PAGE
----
Presentation on theme: "The endocrine system. hhomeo = same; stasis = standing HHomeostasis is the term we use to describe the constant state of the internal environment."— Presentation transcript:
hhomeo = same; stasis = standing HHomeostasis is the term we use to describe the constant state of the internal environment. HHomeostasis is a state of balance in the body. TThe processes and activities that help to maintain homeostasis are referred to as homeostatic mechanisms.
YYou are exposed to ever changing environmental conditions. For example, you may walk out of an air conditioned room into the hot summer sun. HHowever the cells in your body work best when their surroundings are kept constant. Your body has many mechanisms that keep the cells surroundings constant even though your external environment is changing. This is homeostasis. Homeostasis is very important because when it fails you become ill and may die.
BBiochemical processes are vital to life and occur efficiently only within a limited temperature range and at a specific pH. TThe body must have good internal communication, using the endocrine and nervous systems, to maintain homeostasis. Linkage system Effector Reponse Sensor Stimulus
NNegative feedback Occurs when feedback (from sensory organ to CNS) results in a reversal of the direction of change. NNegative feedback tends to stabilise a system, correcting deviations from the set point.
Made up of endocrine glands that release chemical messengers called HORMONES right into the bloodstream. Allow for the maintenance of the internal environment in the body, or internal homeostasis.
The endocrine glands include the hypothalamus, pituitary, thyroid, parathyroid, adrenal, thymus, and pancreas.
The pituitary gland communicates with the hypothalamus to control many body activities.
Hormones are chemical substances created by the body that control numerous body functions. They actually act as "messengers" to coordinate functions of various body parts. Most hormones are proteins consisting of amino acid chains. Functions controlled by hormones include: activities of entire organs growth and development Reproduction sexual characteristics usage and storage of energy levels of fluid, salt and sugar in the blood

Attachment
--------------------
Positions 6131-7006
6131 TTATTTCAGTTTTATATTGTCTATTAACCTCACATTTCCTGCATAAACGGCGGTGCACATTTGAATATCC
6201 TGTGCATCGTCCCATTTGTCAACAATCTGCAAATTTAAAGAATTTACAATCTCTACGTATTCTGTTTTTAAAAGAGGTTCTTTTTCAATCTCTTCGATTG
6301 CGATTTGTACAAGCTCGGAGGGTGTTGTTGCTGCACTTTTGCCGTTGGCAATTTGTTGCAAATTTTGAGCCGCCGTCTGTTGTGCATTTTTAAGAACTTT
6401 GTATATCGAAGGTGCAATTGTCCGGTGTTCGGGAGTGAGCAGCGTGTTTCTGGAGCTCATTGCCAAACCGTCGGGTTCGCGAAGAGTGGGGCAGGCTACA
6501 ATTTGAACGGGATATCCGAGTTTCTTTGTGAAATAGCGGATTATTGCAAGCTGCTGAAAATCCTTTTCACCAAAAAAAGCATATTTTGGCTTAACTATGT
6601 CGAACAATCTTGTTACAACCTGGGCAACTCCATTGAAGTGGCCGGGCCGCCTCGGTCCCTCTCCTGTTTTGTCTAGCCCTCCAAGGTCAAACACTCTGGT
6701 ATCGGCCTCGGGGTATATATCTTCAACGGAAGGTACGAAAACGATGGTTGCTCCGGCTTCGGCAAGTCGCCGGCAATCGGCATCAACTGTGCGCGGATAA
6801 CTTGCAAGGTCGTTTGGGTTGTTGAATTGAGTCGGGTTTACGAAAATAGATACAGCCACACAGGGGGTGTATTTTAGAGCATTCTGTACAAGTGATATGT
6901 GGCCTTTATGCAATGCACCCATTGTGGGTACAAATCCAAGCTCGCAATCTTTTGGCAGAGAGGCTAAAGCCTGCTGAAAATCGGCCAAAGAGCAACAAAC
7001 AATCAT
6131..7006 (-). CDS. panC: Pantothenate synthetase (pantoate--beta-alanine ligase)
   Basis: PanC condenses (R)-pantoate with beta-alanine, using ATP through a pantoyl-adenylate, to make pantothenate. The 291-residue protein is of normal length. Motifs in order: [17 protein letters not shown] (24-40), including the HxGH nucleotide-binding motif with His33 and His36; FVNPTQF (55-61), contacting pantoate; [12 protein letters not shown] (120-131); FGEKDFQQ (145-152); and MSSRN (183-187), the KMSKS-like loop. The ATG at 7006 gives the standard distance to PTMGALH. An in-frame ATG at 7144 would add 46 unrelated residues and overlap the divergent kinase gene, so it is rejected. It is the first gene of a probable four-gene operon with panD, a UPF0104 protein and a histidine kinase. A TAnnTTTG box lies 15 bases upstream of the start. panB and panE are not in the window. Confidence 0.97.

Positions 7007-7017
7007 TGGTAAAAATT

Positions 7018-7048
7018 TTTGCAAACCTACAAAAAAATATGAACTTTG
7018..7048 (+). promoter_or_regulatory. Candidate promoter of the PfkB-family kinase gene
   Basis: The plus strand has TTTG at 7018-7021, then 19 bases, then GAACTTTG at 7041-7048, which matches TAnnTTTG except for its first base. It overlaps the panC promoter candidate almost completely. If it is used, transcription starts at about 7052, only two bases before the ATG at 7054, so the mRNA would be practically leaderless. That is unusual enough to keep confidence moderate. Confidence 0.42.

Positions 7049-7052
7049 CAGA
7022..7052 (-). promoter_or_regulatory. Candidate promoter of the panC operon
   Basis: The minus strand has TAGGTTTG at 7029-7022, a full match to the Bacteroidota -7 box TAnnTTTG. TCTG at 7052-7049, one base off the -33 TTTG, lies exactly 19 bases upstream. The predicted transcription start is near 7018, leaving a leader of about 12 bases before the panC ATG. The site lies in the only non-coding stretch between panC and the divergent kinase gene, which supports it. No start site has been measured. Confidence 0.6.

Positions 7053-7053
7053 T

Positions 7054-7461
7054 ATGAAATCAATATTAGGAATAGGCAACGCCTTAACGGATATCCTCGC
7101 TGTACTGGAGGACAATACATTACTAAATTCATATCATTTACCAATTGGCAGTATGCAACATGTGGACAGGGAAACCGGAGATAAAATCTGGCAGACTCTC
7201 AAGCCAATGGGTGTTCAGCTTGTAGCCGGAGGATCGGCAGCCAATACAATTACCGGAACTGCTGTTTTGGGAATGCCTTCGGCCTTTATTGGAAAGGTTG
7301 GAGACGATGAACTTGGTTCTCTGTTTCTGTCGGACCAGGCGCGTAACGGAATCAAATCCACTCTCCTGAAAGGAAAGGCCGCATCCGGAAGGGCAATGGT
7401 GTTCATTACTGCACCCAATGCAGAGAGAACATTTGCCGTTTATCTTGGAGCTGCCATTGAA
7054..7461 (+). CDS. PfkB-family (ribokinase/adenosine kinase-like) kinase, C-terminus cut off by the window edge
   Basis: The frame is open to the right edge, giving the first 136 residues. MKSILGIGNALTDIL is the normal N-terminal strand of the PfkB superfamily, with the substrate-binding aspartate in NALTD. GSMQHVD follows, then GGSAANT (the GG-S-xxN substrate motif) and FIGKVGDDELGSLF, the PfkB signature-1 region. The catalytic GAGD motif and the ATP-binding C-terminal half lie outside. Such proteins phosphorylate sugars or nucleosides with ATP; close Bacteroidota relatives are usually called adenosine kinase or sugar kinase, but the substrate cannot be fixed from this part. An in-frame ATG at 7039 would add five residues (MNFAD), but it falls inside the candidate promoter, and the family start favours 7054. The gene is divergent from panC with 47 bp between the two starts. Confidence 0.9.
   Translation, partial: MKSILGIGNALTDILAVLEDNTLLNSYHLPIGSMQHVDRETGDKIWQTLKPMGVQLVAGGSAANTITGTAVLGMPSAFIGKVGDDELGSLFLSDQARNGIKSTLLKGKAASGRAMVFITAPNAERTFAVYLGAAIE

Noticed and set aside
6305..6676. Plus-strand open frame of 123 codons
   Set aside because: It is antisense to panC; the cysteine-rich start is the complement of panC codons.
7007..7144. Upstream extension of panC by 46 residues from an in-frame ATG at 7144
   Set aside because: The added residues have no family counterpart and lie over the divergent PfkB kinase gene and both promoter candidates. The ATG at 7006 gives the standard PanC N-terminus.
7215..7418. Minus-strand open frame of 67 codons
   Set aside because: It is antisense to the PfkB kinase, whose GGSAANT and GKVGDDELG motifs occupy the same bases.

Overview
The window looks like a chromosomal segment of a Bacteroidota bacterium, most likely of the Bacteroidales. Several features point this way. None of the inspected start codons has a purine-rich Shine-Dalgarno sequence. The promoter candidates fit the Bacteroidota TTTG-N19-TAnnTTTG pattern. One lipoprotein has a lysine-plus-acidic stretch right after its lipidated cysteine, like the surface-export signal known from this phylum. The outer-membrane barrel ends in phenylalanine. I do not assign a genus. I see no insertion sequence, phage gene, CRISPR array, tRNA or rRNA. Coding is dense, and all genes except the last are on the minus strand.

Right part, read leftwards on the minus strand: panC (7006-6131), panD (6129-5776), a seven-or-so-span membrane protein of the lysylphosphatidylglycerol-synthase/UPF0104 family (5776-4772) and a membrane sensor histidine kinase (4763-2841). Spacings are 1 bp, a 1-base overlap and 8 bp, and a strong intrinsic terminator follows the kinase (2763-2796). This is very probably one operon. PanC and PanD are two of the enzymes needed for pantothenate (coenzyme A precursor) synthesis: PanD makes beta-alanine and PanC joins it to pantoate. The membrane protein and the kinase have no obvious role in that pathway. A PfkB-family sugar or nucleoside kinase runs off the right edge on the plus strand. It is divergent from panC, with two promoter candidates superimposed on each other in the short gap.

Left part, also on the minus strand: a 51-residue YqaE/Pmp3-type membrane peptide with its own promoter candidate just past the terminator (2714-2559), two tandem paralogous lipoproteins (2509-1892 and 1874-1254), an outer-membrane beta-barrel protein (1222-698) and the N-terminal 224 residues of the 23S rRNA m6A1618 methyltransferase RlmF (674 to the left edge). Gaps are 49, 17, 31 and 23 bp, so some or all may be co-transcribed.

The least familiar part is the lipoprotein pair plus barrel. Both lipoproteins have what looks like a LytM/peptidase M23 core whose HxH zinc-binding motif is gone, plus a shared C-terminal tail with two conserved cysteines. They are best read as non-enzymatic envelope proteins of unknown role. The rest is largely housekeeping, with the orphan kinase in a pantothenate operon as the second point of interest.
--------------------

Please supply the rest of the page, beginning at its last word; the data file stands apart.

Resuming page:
Hypothalamus and Pituitary are in the brain Parathyroids are in the neck and sit on the Thyroid Adrenals sit on the kidneys Pancreas is in the abdomen Testes are in the scrotum and Ovaries are in the hip area
Through negative feedback, when the amount of a particular hormone in the blood reaches a certain level, the endocrine system sends signals that stop the release of that hormone.
Your cells also need an exact level of glucose in the blood. Excess glucose gets turned into glycogen in the liver This is regulated by 2 hormones (chemicals) from the pancreas called: Insulin Glucagon
If there is too much glucose in the blood, Insulin converts some of it to glycogen Glycogen Insulin Glucose in the blood
If there is not enough glucose in the blood, Glucagon converts some glycogen into glucose. Glycogen Glucagon Glucose in the blood
Some people do not produce enough insulin. When they eat food, the glucose levels in their blood cannot be reduced. This condition is known as DIABETES. Diabetics sometimes have to inject insulin into their blood. They have to be careful of their diet.
Time Glucose Concentration Meal eaten Insulin is produced and glucose levels fall to normal again. Glucose levels rise after a meal. Normal
Time Glucose Concentration Meal eaten Insulin is not produced so glucose levels stay high Glucose levels rise after a meal. Diabetic
The glucose in the blood increases. Glycogen Insulin Glucose in the blood But there is no insulin to convert it into glycogen. Glucose concentration rises to dangerous levels.